"Be it ever so humble, there's no place like home."

-- From the song "Home Sweet Home" (1822)

Richard Crenna. Recognize that name? He was the actor who starred in movies and TV shows from the early '50s to 2004, a year before his passing.

Richard spent his lifetime in Los Angeles. So what's his tie to this area, you might be wondering?

I recently had a pleasant chat over coffee with Lloyd Crenna at a cafe in downtown Concord. Lloyd is a native and former resident of Concord. Turns out he and Richard were first cousins.

Lloyd's parents, Pietro and Mansuetta Crenna, immigrated from a small village in northern Italy and settled in Concord in 1898. The home they chose was outside the city limit and sat on a property that included a small farm and winery.

As a 7-year-old, Lloyd remembers walking barefoot to the Graham Grocery store several blocks from his home to buy a nickel ice cream bar. And during the long, hot summers he recalls playing ball with his friends in the street from dawn to dusk, stopping only for lunch, until his father whistled for him to come home in a pitch that could be heard throughout the neighborhood.

Lloyd speaks with pride that his father, with only a limited education, operated his own Flying "A" Associated oil service station on Willow Pass Road. Lloyd adds, "He was the only source of tires, which he recapped, in Contra Costa County during World War II."


Advertisement

The Port Chicago blast in 1943 remains fresh in Lloyd's mind. He still envisions his father, a civil defense block captain, leaving with his partner to inspect the houses in the area that were affected by the blast.

Mattson's Creamery on Willow Pass Road was the place where high school students gathered on Saturday nights -- reminiscent of "Happy Days." Lloyd claims the managers ran a tight ship but it was still THE place to be.

Lloyd enjoyed the years he attended Queen of All Saints and Mt. Diablo High School, and credits his teachers and nuns for having indelibly impressed on him the values of fairness and compassion. He also knew too well that if he ever did anything wrong, his parents learned about it well before he reached home.

As a longtime resident of Concord, I'd never heard of Concord's Red Men Pow Wow weekend parade that, according to Lloyd, once was second in the state after the Rose Bowl parade in Pasadena.

Lloyd is proud to be from the same hometown as Dave Brubeck. He is equally proud to be related to Richard Crenna whose father was his dads's brother. While a teenager and young actor, Richard spent many summers in Concord with Lloyd and his cousins.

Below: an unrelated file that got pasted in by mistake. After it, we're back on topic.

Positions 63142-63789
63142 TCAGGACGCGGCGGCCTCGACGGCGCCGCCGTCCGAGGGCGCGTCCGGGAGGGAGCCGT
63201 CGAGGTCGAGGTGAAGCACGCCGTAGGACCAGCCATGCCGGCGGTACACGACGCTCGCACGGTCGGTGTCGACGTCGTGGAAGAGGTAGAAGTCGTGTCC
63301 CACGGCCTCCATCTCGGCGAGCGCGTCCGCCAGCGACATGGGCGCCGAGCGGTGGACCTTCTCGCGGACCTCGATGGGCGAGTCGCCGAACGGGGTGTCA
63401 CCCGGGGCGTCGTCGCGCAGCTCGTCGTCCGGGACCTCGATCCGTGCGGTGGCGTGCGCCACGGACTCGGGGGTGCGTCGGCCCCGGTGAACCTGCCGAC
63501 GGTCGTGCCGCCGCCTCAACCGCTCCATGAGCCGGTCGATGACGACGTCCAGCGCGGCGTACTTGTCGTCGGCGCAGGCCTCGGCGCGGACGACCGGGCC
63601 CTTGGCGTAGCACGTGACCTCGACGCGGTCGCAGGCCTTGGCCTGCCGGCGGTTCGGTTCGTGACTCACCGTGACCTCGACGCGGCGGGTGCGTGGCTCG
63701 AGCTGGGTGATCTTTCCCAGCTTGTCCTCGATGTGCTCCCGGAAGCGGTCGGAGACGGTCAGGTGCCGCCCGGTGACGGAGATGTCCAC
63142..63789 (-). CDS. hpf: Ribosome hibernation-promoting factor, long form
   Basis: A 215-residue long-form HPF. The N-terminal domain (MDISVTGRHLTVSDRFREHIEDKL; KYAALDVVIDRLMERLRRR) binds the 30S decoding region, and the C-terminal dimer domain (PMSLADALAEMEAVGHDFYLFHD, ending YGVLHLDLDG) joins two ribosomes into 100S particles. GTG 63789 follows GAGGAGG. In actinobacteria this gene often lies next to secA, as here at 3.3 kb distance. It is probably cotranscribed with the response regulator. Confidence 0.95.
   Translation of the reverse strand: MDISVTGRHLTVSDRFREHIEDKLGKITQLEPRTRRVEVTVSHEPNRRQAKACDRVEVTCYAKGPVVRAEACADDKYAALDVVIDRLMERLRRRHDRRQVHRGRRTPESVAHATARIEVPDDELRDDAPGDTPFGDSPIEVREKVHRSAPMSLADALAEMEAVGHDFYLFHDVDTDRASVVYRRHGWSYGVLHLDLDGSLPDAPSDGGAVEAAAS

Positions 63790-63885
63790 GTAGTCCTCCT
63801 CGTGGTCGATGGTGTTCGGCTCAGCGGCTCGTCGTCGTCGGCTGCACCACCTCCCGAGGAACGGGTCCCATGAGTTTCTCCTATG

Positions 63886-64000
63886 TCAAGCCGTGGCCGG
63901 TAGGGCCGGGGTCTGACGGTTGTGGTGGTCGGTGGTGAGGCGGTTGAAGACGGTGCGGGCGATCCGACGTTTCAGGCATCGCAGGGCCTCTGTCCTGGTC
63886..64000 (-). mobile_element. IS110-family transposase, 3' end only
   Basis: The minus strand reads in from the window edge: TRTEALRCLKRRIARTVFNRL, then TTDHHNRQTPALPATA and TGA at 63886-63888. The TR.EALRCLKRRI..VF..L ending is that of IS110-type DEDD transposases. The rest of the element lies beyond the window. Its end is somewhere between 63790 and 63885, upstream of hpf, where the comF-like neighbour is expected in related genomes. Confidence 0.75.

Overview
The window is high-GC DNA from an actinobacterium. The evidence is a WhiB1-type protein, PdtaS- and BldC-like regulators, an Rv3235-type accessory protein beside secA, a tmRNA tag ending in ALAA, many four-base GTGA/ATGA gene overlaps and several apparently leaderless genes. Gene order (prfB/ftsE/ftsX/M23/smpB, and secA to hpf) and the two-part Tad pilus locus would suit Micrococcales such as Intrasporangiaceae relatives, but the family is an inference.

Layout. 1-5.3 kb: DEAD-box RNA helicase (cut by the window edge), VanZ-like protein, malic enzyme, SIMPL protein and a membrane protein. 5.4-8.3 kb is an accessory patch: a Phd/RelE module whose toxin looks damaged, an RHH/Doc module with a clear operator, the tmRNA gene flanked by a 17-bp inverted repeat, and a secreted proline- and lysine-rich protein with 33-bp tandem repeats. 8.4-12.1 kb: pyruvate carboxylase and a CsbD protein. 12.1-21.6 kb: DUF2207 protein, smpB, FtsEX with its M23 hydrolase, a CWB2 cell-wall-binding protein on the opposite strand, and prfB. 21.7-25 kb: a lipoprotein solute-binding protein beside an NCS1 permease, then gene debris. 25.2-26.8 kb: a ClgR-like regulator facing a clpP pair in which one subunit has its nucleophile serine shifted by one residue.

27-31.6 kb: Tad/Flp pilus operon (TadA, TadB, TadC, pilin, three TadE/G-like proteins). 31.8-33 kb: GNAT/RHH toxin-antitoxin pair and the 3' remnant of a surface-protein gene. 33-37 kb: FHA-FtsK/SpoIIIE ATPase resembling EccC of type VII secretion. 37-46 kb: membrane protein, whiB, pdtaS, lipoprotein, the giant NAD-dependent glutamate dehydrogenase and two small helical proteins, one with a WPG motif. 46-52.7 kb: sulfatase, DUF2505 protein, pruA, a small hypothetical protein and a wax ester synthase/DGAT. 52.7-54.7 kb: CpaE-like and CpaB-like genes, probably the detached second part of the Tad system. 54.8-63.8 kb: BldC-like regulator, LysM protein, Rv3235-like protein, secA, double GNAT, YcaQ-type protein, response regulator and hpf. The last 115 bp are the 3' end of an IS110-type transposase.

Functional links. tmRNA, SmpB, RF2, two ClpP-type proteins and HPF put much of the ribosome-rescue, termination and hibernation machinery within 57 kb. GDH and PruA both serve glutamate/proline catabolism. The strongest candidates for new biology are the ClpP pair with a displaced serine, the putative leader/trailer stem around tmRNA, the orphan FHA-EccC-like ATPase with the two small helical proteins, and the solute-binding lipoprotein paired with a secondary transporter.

A graduate of UC Berkeley, Lloyd entered military service and served honorably as an officer in the U.S. Army. At the same time, he married and fathered two daughters.

Following discharge from the service, he worked as a cost accountant for a local construction firm before moving to San Francisco and enrolling in law school at USF where he received his JD in 1971.

Lloyd worked in San Francisco as a civil attorney until 2006 when he semiretired to a home office where he continues to conduct business as an attorney and trustee. During the time he lived in San Francisco, Lloyd presided over several nonprofit boards and assisted in various other public functions.

After 19 years of marriage, Lloyd and his wife parted.

Lloyd met his current wife, Shelba, while vacationing in Europe. The couple married a year later and established their home in Marin County. They have been together 27 years.

Fifteen years ago, a couple of local folks Lloyd knew in Concord asked if he would consider joining the board of the Concord Historical Society.

Although it meant having to commute from Marin to Concord to attend meetings and fulfill other obligations, Lloyd agreed, knowing that it was an opportunity for him to "give back some of the joy" he'd received growing up in Concord, and also a way for him to thank and honor his parents, grandparents and family members who had an influence on his early life.

A lot happened in the intervening 15 years, especially under Lloyd's leadership when he assumed the role of president. Under his direction, the society opened the Galindo Home as a historic museum along with its gardens. And plans are underway to move the Masonic Temple to an adjoining property and make it the Concord Historical Museum and resource center.

The project to relocate the temple is proceeding on schedule, but it will cost a bundle of money. Although he has stepped down as president, Lloyd has assured the society he will stay on as an active member until the move is completed.

Those who take pride in preserving the history of Concord -- whether or not you live in that city -- can help immeasurably by volunteering your time and contributing to the Concord Historical Society, regardless of the amount you give.

There's an oft-cited phrase -- with minor revision -- that reads: "You can take the boy out of Concord, but you can't take Concord out of the boy."

Thanks, Lloyd.

Eizo Kobayashi is a Concord resident and a member of the Concord Senior Citizens Club. Contact him at columns@bayareanewsgroup.com.